Bishop told priests, and apparently Sister Simone: don’t go to Holy Wisdom Monastery


Sister Simone Campbell, SSS reads the Gospel, at Holy Wisdom Monastery’s Ash Wednesday Service, February 13, 2013

Bishop Morlino contacted diocesan priests, and also religious, presumably including head “Nun on the Bus” Sister Simone Campbell, the Sinsinawa Dominican Sisters, and the Saint John’s Abbey monks, and asked them to stop going to events at the formerly Catholic Holy Wisdom Monastery. I was quoted in a newspaper article today that highlights the bishop’s letter to priests on this topic.

Wisconsin State Journal reporter Doug Erickson was aware of and had posted on his blog back in February about my project of bringing lay people’s testimonies to visiting political celebrity Sister Simone Campbell and the two former Benedictine sisters on Ash Wednesday, this February 13th, about why Catholics shouldn’t support Holy Wisdom Monastery. I also, of course, blogged the rather dramatic story. The reporter also revealed at that time that at least one Catholic priest was there at HWM the next day (the 14th) attending a political event that involved Sister Simone. Doug has a considerable history with the story of Holy Wisdom Monastery, in fact the official information the Diocese supplies about HWM is addressed to him, in response to inquiries for a story he wrote at the beginning of last year.

When Doug contacted me for the story that ran today, and told me that Bishop Morlino had written a letter to priests in early March letting them know that they (priests) are forbidden to attend events at HWM, I told him I was aware Bishop Morlino sent around a letter, because two priests had told me in March that there was such a thing. However the priests didn’t tell me the content of it, because it was marked Confidential,–and out of respect for confidentiality I didn’t attempt to find out what was in it. I told him I don’t agree with leaks. But I gave him my comments on the situation.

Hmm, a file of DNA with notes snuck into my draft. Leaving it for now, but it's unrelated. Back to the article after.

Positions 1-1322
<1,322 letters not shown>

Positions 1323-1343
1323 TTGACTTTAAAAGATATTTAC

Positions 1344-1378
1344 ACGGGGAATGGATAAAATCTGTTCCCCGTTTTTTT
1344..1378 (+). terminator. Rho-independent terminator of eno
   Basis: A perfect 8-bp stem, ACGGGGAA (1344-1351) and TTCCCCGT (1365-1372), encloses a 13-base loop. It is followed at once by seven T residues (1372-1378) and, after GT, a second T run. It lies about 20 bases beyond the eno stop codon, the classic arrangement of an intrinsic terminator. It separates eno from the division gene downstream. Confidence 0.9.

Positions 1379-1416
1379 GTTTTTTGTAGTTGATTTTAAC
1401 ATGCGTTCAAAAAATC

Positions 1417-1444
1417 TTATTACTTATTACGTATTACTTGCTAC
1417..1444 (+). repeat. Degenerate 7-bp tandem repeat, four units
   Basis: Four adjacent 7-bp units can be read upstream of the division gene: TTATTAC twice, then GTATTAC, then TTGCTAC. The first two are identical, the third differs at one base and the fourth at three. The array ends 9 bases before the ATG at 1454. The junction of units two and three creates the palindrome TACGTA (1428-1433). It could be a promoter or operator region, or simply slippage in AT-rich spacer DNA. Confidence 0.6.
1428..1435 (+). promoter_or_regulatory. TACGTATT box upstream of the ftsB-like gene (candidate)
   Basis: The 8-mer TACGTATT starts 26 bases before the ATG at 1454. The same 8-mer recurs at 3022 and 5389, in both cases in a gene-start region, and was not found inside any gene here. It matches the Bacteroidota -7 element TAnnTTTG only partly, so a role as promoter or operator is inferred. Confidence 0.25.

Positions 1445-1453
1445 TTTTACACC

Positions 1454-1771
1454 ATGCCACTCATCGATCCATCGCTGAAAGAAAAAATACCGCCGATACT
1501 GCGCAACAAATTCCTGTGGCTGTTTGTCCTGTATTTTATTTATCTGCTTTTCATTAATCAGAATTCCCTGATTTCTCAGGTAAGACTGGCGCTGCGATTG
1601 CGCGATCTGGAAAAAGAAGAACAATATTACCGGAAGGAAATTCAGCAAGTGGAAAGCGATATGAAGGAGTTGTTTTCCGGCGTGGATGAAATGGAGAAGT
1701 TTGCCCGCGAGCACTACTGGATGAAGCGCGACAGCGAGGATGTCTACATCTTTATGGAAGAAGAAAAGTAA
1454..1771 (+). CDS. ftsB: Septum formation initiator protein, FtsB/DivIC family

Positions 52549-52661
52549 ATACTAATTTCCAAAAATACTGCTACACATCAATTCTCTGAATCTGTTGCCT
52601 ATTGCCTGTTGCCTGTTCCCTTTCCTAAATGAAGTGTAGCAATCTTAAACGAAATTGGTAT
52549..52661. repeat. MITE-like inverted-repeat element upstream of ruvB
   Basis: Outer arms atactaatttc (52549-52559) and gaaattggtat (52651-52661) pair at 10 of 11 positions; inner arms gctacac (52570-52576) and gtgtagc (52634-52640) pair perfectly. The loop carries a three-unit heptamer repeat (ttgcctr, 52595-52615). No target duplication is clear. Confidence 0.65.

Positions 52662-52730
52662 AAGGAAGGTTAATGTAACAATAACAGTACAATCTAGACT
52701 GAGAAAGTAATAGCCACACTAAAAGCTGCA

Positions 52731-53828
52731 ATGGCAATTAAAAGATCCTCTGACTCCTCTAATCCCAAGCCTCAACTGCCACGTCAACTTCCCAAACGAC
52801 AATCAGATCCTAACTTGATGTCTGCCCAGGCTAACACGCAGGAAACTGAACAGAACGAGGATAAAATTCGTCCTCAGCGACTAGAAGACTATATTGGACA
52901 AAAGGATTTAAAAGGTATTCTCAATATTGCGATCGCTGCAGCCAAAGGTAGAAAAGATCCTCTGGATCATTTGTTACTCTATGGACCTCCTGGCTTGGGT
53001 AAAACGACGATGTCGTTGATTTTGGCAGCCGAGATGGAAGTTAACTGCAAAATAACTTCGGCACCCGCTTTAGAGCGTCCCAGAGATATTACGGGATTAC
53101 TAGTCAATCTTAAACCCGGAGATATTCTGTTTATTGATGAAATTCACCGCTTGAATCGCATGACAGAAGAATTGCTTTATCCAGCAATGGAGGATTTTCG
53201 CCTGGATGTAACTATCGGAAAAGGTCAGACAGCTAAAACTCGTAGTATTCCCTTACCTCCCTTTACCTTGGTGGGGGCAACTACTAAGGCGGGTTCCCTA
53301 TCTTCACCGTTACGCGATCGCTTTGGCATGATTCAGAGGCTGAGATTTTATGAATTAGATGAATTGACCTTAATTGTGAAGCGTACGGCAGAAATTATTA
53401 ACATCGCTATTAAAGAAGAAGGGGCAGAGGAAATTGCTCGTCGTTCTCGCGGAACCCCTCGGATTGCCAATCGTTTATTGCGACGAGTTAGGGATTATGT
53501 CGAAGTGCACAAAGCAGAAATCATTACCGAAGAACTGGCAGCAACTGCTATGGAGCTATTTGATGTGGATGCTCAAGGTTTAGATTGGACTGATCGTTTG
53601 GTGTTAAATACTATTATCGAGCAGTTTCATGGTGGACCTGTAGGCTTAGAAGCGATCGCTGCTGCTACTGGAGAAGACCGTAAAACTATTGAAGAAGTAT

His Sunday column is up this morning, and pretty good–except for the omission of the arguably more newsworthy information about the steady stream of religious that had been going there and giving talks, being asked to stop that. The article says:

“Holy Wisdom Monastery is perhaps best known among local Catholics for substantive rejection of the Catholic faith, so I would think priests or sisters should know they are not sending a good message if they attend events there,” said Elizabeth Durack of Madison, who attends the Cathedral Parish in Downtown Madison and has been vocal in encouraging “faithful Catholics” not to attend activities at the monastery.

The monastery’s worship services, while attended by people from many Christian backgrounds, have become particularly popular among liberal Catholics and those displeased with Morlino.

Morlino, in his letter to priests, said it was his duty “to protect the integrity and unity of the faith.” There “is a grave potential for scandal and confusion among the faithful, owing to Holy Wisdom Monastery’s status as a former Catholic monastery,” he wrote.

Diocesan spokesman Brent King said no single incident or priest precipitated the bishop’s decree; however, King said, publicity surrounding Campbell’s Feb. 14 appearance at the monastery “brought more attention to a Catholic giving an address at a former Catholic monastery” and “added to the ongoing confusion.”

The Diocese of Madison has also posted a new statement, which includes this:

Given their former status, there is a natural sense of confusion among some as to Holy Wisdom’s standing with regard to the Catholic Church. In order to lessen confusion as much as possible, the leadership at Holy Wisdom agreed with Bishop Morlino’s request in 2006 that the Catholic Mass not be celebrated at the new center and that the Blessed Sacrament no longer be reserved there.